Beethoven’s early chamber music occasionally includes ideas that are only fully developed in his subsequent masterpieces. For instance, the contrast between Sonata No.5 in C minor and Sonata No.6 in F major, the first two in the triptych of op.10 piano sonatas of 1796 to 1798, can be seen as a foretaste of another well-known pair of antipodes composed at a later date – the Fifth and Sixth (Pastoral) Symphonies, written in 1808 in the same keys, C minor and F major. Any comparison of the Fifth Sonata and Fifth Symphony remains provisional, since the former is far more modest and laconic. However, we cannot doubt the pastoral characteristics of the Sixth Sonata, although the spectrum of images and moods was never intended to compete with the lyrical epos of the Sixth Symphony.
In the second half of the 18th century the key of F major was often used to denote pastoral subject matter. These could be se-cular, ‘galant’ (refined peasant characters from an opera or ballet scene) and pastoral-religious (the pastoral theme is associated with Christianity in the concept of Christ the Good Shepherd or the story of the Nativity, where shepherds come to worship the infant Jesus). From the outset the choice of this key directed the sensibilities of both performer and listener towards gratifying simplicity, carefree playfulness and amicable interaction surrounded by nature perceived as welcoming and friendly. All this might be briefly interrupted by minor quarrels between lovers, light rain showers or a melancholy ballad sung by an itinerant bard. Such pleasant dreams were well suited to long evenings in comfortable Viennese drawing rooms, in the dim twilight or lit by bright candle flame… It could be said that musical romanticism was born here, in social circles that united the inhabitants of spiritual Arcadia – a pastoral paradise that never existed, populated by brilliant creators and their admirers, who were transported by art into a world contrived by the dream of harmony between man and nature.
Sonata No.6 is a particularly harmonious composition whose unpretentious exterior conceals a truly aristocratic subtlety of taste. We cannot call such music insignificant, although the composer carefully avoids deliberate complication. After all, it was not written for a professional pianist, but for a high-society dilettante, the Countess Anna Margarete von Browne (1769–1803), wife of Count Johann (Ivan Yurevich) Browne-Camus (1767–1827), a brigadier at the Russian military mission in Vienna. Notwithstanding, each bar of the sonata betrays the hand of a great master who is unfailingly inventive, in general and in particulars.
The Sonata Allegro is infused with playful grace, yet not devoid of genuine warmth (the melodious second theme). The miniature exposition contains an entire romance, from lighthearted flirtation to whimsical quarrels and derisive reconciliations with mutual taunts. Increasingly dark tone-colour can be perceived as the interference of nature in relations between the principal characters, or as mounting disagreements. Although it stops short of a veritable tempest, and in the reprise the sunshine reappears. In the absence of any dramatic contrasts, the Sonata Allegro delights with a play of chiaroscuro perceptible in every bar. Each and every second is richly saturated by constant change in musical texture, register, dynamic contrast, density and articulation.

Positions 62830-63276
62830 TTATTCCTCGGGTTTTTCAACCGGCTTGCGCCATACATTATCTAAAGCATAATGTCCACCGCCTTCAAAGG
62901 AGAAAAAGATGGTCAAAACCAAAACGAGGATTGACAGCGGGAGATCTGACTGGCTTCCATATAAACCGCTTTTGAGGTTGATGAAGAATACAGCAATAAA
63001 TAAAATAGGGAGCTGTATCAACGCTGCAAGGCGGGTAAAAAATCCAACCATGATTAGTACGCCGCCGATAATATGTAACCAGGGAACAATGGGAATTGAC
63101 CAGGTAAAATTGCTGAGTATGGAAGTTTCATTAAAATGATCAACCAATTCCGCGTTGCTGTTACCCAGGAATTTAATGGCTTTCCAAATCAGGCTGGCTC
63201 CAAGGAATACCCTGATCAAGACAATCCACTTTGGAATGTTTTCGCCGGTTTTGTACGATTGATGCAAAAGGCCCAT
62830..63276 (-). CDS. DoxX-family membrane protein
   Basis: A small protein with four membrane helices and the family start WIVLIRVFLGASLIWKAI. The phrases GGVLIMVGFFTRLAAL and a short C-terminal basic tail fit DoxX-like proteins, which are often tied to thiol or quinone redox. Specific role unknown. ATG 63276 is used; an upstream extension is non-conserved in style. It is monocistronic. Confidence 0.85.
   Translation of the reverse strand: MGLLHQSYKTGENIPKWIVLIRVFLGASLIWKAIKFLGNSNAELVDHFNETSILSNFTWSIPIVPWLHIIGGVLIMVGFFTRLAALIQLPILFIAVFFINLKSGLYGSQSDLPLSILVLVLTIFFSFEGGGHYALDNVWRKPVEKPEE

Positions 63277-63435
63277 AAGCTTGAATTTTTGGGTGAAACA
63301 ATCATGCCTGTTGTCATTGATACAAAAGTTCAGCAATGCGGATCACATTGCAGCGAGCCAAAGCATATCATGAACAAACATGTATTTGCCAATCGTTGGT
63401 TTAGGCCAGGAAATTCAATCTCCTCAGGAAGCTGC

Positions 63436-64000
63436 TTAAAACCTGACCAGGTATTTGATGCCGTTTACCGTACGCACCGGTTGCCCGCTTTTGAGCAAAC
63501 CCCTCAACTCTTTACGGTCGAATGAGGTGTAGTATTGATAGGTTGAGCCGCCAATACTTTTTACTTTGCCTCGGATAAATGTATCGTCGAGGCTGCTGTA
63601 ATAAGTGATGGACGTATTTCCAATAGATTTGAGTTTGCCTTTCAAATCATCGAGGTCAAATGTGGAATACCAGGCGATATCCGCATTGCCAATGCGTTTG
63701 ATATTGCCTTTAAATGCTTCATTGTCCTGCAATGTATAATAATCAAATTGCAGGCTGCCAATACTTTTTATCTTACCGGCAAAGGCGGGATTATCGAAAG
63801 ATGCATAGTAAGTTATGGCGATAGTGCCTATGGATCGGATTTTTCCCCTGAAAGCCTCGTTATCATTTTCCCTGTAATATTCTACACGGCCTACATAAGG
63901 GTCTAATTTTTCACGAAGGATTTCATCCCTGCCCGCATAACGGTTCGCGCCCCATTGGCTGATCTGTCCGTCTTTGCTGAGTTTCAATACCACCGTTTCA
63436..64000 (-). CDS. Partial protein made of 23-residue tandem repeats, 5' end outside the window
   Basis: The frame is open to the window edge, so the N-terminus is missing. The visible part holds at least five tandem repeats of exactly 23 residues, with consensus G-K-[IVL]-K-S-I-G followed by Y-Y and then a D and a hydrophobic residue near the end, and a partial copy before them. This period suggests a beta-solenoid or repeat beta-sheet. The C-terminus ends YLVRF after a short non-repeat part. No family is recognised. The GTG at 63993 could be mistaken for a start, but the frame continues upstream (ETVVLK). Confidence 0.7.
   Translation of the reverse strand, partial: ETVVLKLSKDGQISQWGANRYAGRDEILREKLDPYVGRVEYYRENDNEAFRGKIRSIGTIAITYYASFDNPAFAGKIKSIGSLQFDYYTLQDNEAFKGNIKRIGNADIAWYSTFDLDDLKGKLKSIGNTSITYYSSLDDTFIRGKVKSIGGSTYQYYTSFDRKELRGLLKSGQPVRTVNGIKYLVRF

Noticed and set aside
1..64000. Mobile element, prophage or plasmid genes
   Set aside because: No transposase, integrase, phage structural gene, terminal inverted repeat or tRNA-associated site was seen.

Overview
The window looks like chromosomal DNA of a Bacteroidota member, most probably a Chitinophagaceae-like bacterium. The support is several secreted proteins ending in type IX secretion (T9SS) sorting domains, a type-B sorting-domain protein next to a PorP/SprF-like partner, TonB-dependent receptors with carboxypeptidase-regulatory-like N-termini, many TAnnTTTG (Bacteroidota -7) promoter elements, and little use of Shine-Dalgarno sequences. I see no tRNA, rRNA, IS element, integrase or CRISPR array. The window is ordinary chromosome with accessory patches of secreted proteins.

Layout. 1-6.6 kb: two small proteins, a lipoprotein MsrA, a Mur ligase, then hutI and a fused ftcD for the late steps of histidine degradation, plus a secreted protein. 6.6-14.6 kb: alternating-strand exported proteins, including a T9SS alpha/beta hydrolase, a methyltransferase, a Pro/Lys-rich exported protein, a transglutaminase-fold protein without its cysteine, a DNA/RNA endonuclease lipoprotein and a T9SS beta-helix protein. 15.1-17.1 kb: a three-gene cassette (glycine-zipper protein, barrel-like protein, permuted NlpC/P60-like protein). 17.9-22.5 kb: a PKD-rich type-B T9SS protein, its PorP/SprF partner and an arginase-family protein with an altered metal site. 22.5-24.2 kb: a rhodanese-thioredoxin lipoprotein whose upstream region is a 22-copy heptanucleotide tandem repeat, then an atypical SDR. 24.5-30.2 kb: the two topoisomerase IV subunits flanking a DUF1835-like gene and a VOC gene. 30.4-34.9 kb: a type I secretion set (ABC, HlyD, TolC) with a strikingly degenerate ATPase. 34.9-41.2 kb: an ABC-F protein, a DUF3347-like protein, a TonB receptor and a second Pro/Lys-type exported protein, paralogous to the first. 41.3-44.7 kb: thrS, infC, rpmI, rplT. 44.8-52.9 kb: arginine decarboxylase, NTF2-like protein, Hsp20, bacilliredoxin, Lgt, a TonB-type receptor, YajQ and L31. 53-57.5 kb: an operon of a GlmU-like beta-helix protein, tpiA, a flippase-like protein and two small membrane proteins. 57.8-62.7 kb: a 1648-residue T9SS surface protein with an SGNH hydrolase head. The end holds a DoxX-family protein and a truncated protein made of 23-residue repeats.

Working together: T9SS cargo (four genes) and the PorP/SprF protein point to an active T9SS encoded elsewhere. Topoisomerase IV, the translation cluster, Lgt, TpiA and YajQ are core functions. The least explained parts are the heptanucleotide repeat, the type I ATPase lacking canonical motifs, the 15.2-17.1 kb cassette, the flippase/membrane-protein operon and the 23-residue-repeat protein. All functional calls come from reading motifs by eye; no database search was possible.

The second movement anticipates romantic ballads and ‘songs without words’. Structurally, too, it is reminiscent of a lengthy song – in ternary form with minor variations in the repetition of sections. The pervasive tenebrous melancholy has a narrative function. As if a bard softly sang of legendary adventures long ago – grim ancestral knights, a delicate pale-faced beauty in the unassailable tower of a gloomy castle, love blossoming like a flower on a lofty clifftop… These image associations are not unfounded. Both Beethoven and his audiences were well aware of ‘The Works of Ossian’, a brilliant hoax by the Scottish poet James Macpherson, who devised a realm of Celtic heroes with the declamations and songs he attributed to them that matched pre-Romantic sentiments prevalent in the late 18th century.
The lively dance-like finale of the sonata (in contredanse rhythm) seems full of bucolic cheer. However, the main theme of the finale is more complicated. It is constructed as a fugato and then extensively developed with rich modulations and motivic elaboration. Even when Beethoven’s intention was to write music that was relatively straightforward and unassuming, the world he created was vivid, intense and structurally complex.